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Curr Opin Investig Drugs. 2009 Apr;10(4):365-71.

MF-101, an estrogen receptor beta agonist for the treatment of vasomotor symptoms in peri- and postmenopausal women.

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  • 1The University of Virginia Health System, Department of Obstetrics and Gynecology, Divisions of Reproductive Endocrinology and Midlife Health, Box 801104, Charlottesville, VA 22903, USA.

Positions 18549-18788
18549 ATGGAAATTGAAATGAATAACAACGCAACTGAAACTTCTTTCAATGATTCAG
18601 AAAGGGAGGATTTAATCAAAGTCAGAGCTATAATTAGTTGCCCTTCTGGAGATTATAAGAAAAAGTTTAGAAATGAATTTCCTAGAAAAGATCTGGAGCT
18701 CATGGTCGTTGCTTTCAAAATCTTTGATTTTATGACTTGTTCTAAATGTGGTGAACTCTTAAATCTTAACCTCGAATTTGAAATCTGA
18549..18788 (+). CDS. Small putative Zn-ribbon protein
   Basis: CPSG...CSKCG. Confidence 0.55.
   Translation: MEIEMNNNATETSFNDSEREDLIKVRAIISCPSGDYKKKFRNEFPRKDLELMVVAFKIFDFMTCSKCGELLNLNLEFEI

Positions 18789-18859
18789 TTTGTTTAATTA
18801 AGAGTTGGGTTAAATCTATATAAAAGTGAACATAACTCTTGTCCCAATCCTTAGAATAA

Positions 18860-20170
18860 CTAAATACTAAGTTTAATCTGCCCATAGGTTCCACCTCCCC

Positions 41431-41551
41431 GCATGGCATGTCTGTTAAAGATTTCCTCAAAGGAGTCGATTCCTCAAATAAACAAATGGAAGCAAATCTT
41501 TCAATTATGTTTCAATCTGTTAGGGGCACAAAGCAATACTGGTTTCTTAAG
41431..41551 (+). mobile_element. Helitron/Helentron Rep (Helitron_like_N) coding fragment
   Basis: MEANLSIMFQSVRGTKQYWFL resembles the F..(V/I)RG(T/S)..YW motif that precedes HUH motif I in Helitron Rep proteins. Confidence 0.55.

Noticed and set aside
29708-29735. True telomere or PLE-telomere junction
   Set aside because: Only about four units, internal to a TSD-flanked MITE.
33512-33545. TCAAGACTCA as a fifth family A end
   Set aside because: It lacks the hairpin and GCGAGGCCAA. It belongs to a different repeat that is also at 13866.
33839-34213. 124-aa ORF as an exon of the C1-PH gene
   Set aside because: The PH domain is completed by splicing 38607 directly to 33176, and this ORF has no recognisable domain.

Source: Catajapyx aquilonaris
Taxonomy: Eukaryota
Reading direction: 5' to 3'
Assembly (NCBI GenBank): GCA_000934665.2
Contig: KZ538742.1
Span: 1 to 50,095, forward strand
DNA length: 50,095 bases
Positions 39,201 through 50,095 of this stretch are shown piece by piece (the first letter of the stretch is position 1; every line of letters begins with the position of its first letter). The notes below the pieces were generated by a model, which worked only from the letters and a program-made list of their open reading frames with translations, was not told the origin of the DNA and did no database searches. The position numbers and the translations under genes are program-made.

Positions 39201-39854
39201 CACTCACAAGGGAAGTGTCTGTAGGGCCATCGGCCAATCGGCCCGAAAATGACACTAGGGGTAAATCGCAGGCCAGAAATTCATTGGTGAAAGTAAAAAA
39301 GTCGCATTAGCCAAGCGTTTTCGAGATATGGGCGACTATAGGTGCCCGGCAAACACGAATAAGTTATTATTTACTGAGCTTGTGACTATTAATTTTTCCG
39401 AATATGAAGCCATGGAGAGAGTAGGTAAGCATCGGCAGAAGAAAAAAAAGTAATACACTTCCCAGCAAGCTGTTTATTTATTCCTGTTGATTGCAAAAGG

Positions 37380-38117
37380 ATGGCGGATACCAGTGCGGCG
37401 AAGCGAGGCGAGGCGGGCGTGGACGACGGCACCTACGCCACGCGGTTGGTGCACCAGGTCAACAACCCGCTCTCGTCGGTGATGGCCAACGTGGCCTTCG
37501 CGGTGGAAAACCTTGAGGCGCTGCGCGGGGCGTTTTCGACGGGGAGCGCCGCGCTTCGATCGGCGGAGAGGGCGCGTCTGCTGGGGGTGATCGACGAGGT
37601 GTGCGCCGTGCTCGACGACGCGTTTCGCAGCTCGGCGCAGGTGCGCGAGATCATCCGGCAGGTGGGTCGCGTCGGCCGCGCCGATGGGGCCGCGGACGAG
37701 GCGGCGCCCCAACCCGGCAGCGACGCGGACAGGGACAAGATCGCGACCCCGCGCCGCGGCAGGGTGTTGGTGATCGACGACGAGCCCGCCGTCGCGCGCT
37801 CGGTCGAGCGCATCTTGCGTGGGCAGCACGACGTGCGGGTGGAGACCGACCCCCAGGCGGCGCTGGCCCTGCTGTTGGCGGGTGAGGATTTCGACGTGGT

During peri- and postmenopausal stages, the majority of women experience moderate-to-severe vasomotor symptoms, such as hot flashes and night sweats, that interfere with sleep and reduce quality of life. Estrogen alone or in combination with a progestagen has been the standard therapy for such vasomotor symptoms; however, this therapeutic regimen is associated with severe side effects, such as breast cancer or cardiovascular events. To provide a better treatment option for menopausal women, Bionovo Inc is developing the estrogen receptor (ER)beta-selective agonist MF-101. Selective ER agonists can stimulate either ERalpha or ERbeta and induce tissue-specific estrogen-like effects, thus providing a safer alternative to conventional hormone therapy. MF-101 is derived from 22 herbs that are traditionally used in Chinese medicine for the treatment of menopausal symptoms. MF-101 did not promote the growth of breast cancer cells or stimulate uterine growth in preclinical studies and, in a phase II trial, was demonstrated to be safe and more effective in reducing the frequency and severity of hot flashes in postmenopausal women compared with placebo. To confirm the safety and efficacy of MF-101, larger phase III trials were planned for 2009. Although MF-101 appears to be a promising therapeutic, the herbal composition of the drug may be a disadvantage, because of the increased risk of causing allergic reactions in the general population. Studies with the MF-101-isolated active compounds liquiritigen and chalcone demonstrated selectivity for ERbeta, with no induction of proliferative events. If these isolates were demonstrated to be as effective and safe in clinical trials as preliminary data suggest regarding MF-101, these compounds could change the way clinicians treat menopause-associated symptoms.

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